root@catscratchb> ./procsystime -Teco -p 7700
Hit Ctrl-C to stop sampling...
Elapsed Times for PID 7700,
         SYSCALL          TIME (ns)
            mmap           17615703
           write           21187750
          munmap           21671772
           times           90733199       <<== Only 0.28% of elapsed time
          semsys          188622081
            read          226475874
           yield          522057977
           pread        31204749076
          TOTAL:        32293113432

CPU Times for PID 7700,
         SYSCALL          TIME (ns)
          semsys            1346101
           yield            3283406
            read            7511421
            mmap           16701455
           write           19616610
          munmap           21576890
           times           33477300         <<== 10.6% of CPU time for the times syscall
           pread          211710238
          TOTAL:          315223421

Syscall Counts for PID 7700,
         SYSCALL              COUNT
          munmap                 17
          semsys                 84
            read                349
            mmap                350
           yield                381
           write                540
           pread               3921
           times              24985    <<== 81.6% of syscalls.
          TOTAL:              30627

According to the profile above, the times() syscall accounts for only 0.28% of the overall response time. It does use 10.6% of sys CPU. The usr/sys CPU percentages are "83/17" for this application. So, using the 17% for system CPU we can calculate the overall amount of CPU for the times() syscall: 100\*(.17\*.106)= 1.8%.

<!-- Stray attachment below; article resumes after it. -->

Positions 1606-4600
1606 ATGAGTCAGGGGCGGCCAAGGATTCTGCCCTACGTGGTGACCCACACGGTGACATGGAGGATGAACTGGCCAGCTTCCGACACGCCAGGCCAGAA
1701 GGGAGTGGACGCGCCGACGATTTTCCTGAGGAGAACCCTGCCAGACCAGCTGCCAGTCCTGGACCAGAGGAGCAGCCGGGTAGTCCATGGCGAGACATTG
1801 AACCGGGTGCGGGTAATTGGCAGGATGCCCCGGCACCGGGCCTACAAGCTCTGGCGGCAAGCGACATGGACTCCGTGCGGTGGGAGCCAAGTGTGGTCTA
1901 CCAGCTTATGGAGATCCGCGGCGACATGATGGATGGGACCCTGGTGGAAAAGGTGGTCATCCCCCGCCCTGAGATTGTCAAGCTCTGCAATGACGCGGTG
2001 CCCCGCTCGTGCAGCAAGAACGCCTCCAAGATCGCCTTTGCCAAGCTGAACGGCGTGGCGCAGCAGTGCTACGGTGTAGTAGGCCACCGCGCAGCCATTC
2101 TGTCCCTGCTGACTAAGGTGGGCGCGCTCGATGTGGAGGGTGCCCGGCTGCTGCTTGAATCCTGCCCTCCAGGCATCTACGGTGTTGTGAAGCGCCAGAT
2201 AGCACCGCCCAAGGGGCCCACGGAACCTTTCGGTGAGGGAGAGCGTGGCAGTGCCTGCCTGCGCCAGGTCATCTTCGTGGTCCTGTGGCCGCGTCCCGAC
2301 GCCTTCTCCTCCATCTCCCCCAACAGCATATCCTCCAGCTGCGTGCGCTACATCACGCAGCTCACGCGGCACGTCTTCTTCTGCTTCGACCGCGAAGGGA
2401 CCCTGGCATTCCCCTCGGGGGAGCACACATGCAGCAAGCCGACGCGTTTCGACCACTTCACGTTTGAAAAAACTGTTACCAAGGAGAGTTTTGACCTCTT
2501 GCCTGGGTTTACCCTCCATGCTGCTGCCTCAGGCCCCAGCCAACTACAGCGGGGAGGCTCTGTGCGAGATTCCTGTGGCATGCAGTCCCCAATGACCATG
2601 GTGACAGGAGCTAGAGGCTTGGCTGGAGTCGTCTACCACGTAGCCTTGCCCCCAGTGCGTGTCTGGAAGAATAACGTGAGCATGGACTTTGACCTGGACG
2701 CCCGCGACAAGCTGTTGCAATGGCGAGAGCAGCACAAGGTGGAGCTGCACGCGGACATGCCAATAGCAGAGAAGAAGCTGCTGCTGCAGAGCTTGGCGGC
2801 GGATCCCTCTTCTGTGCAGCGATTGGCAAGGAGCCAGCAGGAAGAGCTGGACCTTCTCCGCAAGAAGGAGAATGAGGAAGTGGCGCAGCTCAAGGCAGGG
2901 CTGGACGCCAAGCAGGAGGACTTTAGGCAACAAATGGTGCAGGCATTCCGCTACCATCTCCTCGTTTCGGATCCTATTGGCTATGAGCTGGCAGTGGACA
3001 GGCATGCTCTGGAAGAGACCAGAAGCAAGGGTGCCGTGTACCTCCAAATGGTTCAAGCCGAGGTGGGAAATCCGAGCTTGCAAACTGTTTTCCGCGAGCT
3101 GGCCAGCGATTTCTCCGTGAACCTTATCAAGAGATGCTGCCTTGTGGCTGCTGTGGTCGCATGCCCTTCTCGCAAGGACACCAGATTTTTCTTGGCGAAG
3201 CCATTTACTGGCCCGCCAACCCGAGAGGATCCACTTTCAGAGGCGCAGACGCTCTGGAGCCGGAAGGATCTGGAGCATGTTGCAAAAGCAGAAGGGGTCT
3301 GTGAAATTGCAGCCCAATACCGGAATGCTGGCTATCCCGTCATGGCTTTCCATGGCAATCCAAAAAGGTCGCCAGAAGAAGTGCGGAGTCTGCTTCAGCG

Oracle uses the times() syscall to keep track of timed performance statistics. Timed statistics can be enabled/disabled by setting the init.ora parameter "TIMED_STATISTICS=TRUE". In fact, it is an \*old\* benchmark trick to disable TIMED_STATISTICS after all tuning has been done. This is usually good for another 2% in overall throughput. In a production environment, it is NOT advisable to ever disable TIMED_STATISTICS. These statistics are extremely important to monitor and maintain application performance. I would argue that disabling timed statistics would actually hurt performance in the long run.

This blog discusses performance topics as running on Sun servers. The main focus is in database performance and architecture but other topics can and will creep in.